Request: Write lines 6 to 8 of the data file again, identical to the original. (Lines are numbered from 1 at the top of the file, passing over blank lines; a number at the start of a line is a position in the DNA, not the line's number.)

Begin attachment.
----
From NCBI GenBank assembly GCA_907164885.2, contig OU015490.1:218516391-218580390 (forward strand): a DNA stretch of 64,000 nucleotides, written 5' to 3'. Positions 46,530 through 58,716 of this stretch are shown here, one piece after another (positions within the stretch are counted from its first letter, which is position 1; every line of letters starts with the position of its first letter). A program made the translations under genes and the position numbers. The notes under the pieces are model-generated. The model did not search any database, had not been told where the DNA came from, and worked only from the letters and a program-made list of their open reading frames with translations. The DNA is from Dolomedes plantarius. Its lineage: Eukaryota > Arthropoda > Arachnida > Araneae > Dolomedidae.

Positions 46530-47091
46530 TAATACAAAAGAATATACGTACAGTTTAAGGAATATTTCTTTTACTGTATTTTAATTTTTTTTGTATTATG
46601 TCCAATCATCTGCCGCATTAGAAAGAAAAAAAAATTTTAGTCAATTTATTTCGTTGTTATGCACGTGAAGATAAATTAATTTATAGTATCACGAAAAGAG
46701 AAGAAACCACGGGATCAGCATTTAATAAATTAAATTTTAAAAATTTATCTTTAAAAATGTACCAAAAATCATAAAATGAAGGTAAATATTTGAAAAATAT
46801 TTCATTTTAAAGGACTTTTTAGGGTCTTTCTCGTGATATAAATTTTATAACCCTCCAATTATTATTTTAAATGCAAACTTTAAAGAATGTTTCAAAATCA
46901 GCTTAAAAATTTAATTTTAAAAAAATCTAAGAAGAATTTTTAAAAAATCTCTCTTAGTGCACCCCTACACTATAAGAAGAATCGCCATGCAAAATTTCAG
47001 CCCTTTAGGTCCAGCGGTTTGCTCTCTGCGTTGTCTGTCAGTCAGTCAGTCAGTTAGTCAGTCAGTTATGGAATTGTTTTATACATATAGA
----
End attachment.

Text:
46801 TTCATTTTAAAGGACTTTTTAGGGTCTTTCTCGTGATATAAATTTTATAACCCTCCAATTATTATTTTAAATGCAAACTTTAAAGAATGTTTCAAAATCA
46901 GCTTAAAAATTTAATTTTAAAAAAATCTAAGAAGAATTTTTAAAAAATCTCTCTTAGTGCACCCCTACACTATAAGAAGAATCGCCATGCAAAATTTCAG
47001 CCCTTTAGGTCCAGCGGTTTGCTCTCTGCGTTGTCTGTCAGTCAGTCAGTCAGTTAGTCAGTCAGTTATGGAATTGTTTTATACATATAGA